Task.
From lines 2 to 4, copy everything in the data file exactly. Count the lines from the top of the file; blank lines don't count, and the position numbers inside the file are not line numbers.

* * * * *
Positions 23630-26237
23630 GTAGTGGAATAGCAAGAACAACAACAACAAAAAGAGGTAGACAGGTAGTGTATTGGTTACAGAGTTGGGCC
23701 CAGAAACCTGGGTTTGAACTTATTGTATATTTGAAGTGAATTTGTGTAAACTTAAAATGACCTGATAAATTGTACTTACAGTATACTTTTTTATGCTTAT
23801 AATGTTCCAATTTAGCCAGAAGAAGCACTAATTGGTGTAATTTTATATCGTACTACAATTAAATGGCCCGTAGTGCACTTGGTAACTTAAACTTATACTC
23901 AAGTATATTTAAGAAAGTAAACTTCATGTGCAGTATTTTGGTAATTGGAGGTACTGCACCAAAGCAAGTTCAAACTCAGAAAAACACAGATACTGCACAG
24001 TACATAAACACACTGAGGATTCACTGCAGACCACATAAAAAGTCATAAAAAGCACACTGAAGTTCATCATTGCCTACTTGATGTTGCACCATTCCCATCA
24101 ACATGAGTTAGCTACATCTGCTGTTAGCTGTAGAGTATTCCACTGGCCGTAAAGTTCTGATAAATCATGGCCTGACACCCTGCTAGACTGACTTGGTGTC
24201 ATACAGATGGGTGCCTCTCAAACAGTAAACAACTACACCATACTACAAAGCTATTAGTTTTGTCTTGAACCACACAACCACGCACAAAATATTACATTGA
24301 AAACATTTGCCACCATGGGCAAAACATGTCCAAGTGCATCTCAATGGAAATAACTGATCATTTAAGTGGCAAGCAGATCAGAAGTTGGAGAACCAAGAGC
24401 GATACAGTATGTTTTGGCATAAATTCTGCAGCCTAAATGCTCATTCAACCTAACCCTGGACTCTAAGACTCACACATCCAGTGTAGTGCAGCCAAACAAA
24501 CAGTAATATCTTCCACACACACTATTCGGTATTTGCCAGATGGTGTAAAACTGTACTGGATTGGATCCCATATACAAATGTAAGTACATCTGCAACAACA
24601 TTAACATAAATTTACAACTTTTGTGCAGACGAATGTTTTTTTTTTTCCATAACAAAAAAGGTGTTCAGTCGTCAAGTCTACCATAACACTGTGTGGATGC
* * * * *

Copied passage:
23630 GTAGTGGAATAGCAAGAACAACAACAACAAAAAGAGGTAGACAGGTAGTGTATTGGTTACAGAGTTGGGCC
23701 CAGAAACCTGGGTTTGAACTTATTGTATATTTGAAGTGAATTTGTGTAAACTTAAAATGACCTGATAAATTGTACTTACAGTATACTTTTTTATGCTTAT
23801 AATGTTCCAATTTAGCCAGAAGAAGCACTAATTGGTGTAATTTTATATCGTACTACAATTAAATGGCCCGTAGTGCACTTGGTAACTTAAACTTATACTC